Anne Curtis and Dingdong present realistic view on love via Sid and Aya

by Mark Angelo Ching
Jun 8, 2018
Anne Curtis and Dingdong Dantes's characters learn about love and responsibility in Sid and Aya.

Don’t believe the tagline, because Sid and Aya IS a love story.

What it clearly isn’t, instead, is a fantasy. It’s a tale of romance that’s more realistic than the usual sugar-coated boy-meets-girl-and-they-fall-in-love fare.

Sid (Dingdong Dantes) is a wealthy stockbroker who has insomnia. Every night, he hangs out in a coffee shop to pass the time. There he meets Aya (Anne Curtis), a café worker who will do anything to earn extra money.

He hires her to accompany him during his sleepless nights.

The rules are simple: Sid will pay Aya PHP1000 per hour just so that he has someone to talk to. Sex is off limits. The two have to be honest with each other, but cannot judge each other’s actions.

It doesn’t take long for complications to set in. They both fall in love, but find it hard to tell each other. Sid believes that life should follow a strict pattern, and he does not want to gamble when he’s unsure that he will win. Aya, on the other hand, is too focused on fulfilling her obligations to her family.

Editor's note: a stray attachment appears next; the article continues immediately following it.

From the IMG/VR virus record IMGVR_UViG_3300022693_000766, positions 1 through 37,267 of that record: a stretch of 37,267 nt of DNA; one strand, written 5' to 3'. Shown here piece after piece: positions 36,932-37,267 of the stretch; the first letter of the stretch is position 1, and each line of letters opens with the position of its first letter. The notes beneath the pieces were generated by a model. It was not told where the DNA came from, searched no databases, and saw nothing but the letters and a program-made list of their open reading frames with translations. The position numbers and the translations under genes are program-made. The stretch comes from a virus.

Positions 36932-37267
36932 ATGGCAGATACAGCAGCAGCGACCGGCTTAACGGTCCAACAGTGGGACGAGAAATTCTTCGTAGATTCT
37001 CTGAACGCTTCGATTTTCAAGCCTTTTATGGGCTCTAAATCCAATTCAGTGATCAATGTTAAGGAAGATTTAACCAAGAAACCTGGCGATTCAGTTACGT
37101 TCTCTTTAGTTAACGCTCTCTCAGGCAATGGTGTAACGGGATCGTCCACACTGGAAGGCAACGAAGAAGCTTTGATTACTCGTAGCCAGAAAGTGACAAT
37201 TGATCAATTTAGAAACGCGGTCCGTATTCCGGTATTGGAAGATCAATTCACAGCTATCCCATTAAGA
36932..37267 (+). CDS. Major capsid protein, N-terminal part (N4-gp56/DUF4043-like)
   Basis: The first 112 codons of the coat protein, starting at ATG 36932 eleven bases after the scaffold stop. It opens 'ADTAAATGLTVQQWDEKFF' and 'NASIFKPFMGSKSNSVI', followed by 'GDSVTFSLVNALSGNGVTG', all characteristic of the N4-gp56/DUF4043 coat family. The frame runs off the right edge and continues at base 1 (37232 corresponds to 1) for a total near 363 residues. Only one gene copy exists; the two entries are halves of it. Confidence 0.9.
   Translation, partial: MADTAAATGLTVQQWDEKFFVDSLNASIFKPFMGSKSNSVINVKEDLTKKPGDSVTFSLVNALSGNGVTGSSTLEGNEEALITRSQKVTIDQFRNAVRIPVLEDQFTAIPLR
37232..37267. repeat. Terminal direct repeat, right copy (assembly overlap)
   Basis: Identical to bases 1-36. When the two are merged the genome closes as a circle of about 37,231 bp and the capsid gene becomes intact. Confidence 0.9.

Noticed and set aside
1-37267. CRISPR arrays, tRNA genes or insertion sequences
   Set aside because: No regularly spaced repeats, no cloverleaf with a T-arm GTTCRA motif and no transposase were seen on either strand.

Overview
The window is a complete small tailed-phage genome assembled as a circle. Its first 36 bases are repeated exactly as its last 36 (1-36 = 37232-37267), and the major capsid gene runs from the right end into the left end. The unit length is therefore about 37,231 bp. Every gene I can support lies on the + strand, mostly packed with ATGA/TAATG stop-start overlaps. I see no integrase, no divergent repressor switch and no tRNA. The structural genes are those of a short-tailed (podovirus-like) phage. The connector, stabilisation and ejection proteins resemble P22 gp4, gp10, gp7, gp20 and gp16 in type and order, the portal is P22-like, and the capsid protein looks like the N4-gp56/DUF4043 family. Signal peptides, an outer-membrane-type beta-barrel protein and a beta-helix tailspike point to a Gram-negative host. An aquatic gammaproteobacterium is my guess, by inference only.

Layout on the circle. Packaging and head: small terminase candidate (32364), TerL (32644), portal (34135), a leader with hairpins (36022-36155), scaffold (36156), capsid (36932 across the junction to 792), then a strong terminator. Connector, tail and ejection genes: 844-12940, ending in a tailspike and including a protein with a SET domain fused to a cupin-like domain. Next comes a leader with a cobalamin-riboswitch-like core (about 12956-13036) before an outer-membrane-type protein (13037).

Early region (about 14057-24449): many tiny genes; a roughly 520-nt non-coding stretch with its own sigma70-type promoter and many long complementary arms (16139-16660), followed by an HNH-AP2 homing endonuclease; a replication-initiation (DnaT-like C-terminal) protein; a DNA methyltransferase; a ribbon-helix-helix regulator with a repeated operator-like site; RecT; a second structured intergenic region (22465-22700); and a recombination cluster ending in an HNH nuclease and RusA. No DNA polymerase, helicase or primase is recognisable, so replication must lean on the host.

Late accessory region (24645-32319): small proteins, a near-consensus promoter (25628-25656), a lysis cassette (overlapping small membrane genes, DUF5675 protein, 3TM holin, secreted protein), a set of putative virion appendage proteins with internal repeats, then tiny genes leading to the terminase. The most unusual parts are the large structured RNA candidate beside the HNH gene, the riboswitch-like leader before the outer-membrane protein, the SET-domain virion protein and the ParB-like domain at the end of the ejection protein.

THE GOOD. Sid and Aya’s strength lies in its actors. Both Dingdong Dantes and Anne Curtis lend honest and sincere portrayals that bring their characters to life. The two are so good that I forgot that they are actors portraying a role.

The movie is at its best when only the two stars are onscreen while in deep conversation against the backdrop of a vibrant cityscape. It is here when the viewers are taken in intimately, quietly relishing in stories of Sid and Aya’s lives.


The movie also looks gorgeous. The city at night looks cold but intoxicating, the streets full of people who are aloof to our heroes because they have stories of their own.

THE BAD. The movie goes astray when it tries to involve these other people into the narrative. For example, Sid’s relationship with his enterprising uncle and Aya’s relationship with her estranged mom were not fully established, so scenes with them fall flat.

THE WORTHY. Sid and Aya soars when it focuses on the two lead characters, but weakens when it tries to tell stories of the people around them.

But it is still a good story that explores the realities of romance in the real world.

Ed's Note: The "PEP Review" section carries the views of individual reviewers, and does not necessarily reflect the views of the PEP editorial staff.

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